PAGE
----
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Fighting the manipulation of sports competitions must be a political priority

Roland Rino Büchel

Council of Europe member States must adopt “relevant laws and sanctions to uphold the integrity of sports competitions against manipulation”, according to PACE‘s Culture Committee. This type of ‘organised crime’ can “only be tackled effectively through a common political commitment and legally binding international co-operation in the fields of information exchange, data protection, law enforcement and criminal justice”.

While highlighting the concrete measures taken by several governments, the committee considers that sport integrity matters “remain generally low on the political agenda”, and deplores that in five years only six member States of the Council of Europe have ratified the Council of Europe Convention on the manipulation of sports competitions.

With regard to this international legal instrument, the unanimously adopted draft resolution, based on a report prepared by Roland Rino Büchel (Switzerland, ALDE), denounces the attempt by Malta to amend the definition of ‘illegal sports betting’ within the Convention under the provisions of its Article 38 as yet another tactic “to win its cause and to neutralise the existing definition, thereby significantly weakening the system established by the Convention”. According to the adopted text, requesting an amendment would “paralyse the effective implementation of the Convention”.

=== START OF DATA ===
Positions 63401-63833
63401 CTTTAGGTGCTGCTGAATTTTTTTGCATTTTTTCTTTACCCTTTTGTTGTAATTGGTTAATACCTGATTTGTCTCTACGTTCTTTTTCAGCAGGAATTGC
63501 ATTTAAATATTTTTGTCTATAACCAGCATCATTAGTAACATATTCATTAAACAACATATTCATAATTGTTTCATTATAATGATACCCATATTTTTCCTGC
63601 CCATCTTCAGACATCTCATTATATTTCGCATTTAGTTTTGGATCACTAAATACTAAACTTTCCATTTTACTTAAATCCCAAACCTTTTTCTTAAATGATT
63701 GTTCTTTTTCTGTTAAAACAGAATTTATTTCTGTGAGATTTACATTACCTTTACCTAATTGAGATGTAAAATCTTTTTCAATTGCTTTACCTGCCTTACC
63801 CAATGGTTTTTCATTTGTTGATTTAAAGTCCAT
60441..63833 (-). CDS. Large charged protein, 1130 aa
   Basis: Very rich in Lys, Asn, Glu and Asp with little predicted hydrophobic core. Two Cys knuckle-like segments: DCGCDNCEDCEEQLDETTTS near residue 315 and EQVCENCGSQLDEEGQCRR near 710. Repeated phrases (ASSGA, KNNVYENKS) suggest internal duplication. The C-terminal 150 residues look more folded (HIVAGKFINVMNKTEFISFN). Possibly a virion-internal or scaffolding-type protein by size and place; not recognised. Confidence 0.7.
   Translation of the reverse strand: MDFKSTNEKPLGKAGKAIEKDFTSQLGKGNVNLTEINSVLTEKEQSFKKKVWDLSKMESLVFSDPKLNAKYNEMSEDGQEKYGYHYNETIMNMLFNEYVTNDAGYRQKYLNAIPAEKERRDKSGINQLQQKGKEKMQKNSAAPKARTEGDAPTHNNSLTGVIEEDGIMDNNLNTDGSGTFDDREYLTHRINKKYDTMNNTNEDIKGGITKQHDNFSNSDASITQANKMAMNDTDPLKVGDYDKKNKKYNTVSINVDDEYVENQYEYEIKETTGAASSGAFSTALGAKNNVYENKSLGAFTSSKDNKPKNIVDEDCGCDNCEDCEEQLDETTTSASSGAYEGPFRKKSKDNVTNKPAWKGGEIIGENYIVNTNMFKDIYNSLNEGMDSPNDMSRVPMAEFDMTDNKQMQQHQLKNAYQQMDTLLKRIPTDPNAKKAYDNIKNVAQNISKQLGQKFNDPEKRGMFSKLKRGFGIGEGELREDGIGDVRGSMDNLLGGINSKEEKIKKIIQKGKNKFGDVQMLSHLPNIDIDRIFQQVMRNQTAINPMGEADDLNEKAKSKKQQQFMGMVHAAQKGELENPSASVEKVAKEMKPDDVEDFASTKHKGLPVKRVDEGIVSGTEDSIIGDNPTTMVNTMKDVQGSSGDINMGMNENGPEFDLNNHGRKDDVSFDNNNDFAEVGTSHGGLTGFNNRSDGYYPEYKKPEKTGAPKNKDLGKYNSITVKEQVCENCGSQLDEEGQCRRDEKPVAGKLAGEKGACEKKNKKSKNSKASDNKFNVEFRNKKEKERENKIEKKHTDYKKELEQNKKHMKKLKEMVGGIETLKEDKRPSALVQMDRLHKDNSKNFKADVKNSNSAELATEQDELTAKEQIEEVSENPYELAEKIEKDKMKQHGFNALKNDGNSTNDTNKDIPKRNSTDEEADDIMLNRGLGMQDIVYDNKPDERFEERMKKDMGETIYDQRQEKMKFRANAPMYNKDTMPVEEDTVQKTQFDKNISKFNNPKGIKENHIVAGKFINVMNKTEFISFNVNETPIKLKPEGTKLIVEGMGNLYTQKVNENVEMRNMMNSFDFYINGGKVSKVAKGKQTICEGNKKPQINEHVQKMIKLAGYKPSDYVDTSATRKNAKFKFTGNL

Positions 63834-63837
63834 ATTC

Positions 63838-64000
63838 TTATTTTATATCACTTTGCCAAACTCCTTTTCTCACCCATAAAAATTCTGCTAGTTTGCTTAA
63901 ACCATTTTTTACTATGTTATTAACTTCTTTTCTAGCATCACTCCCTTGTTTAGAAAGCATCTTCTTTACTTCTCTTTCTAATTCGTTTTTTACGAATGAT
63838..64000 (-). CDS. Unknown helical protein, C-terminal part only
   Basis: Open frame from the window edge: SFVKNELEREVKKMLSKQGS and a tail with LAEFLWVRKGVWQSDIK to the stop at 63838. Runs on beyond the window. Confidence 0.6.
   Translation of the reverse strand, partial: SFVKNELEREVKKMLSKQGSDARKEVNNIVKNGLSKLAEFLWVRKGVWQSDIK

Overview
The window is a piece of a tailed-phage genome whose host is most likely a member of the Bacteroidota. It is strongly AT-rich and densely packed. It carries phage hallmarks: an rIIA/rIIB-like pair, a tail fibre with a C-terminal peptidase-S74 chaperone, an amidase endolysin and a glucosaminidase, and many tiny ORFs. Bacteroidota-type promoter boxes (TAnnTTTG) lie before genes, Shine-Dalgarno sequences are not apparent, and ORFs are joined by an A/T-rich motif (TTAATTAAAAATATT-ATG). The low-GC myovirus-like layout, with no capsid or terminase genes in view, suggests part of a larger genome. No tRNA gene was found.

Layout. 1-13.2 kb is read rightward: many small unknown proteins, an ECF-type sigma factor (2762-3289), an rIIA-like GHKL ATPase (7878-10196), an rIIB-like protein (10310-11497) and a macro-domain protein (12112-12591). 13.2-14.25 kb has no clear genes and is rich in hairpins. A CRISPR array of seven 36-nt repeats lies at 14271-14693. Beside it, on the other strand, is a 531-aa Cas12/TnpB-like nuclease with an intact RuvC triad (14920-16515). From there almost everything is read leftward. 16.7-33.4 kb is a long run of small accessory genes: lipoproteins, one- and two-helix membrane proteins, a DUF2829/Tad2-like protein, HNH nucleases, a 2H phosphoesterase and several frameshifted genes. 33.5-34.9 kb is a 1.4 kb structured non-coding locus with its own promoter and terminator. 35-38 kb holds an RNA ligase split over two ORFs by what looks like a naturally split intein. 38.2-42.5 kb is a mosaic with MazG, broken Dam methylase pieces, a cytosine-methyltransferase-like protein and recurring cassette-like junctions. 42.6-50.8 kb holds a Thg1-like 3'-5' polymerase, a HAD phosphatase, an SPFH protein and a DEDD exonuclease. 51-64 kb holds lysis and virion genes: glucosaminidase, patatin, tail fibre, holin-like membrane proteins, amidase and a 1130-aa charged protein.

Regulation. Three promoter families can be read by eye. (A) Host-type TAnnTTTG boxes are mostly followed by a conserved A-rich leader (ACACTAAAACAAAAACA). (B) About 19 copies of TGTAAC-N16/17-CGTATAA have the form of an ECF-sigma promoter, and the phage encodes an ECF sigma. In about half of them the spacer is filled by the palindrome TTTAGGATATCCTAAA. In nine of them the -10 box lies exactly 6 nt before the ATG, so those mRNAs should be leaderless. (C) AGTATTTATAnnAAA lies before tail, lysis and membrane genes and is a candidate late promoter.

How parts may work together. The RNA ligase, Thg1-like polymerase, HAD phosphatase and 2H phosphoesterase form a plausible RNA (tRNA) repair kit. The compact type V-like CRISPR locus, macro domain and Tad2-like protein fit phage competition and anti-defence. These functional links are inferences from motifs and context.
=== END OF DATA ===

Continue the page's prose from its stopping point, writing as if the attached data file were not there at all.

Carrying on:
However, the draft resolution welcomes the fact that to date, 32 national platforms are operational, despite several without a formal framework. Many countries have updated their legislation to comply with the Convention and co-operation through informal networks is active. The text also welcomes the recent conclusion of the meeting of EU Council sports ministers calling on the EU and all its member States to complete their respective ratification processes and accede to the Convention “as soon as possible”. It urges the Union institutions to look for a rapid solution to remove the obstacles preventing EU member States ratifying the Convention so that its Follow-up Committee can start operating with a maximum number of States Parties.

“The time to act is now,” the text concludes, since further delays will “only benefit criminal networks and undermine the values of sport, which will also jeopardise the values of democracy, the rule of law and human rights”. This is particularly dangerous in the context of the current drastic impact of COVID-19 on the financial sustainability of sports, “carrying a high potential risk of further expansion of money laundering, illegal betting and manipulation of sport competitions”.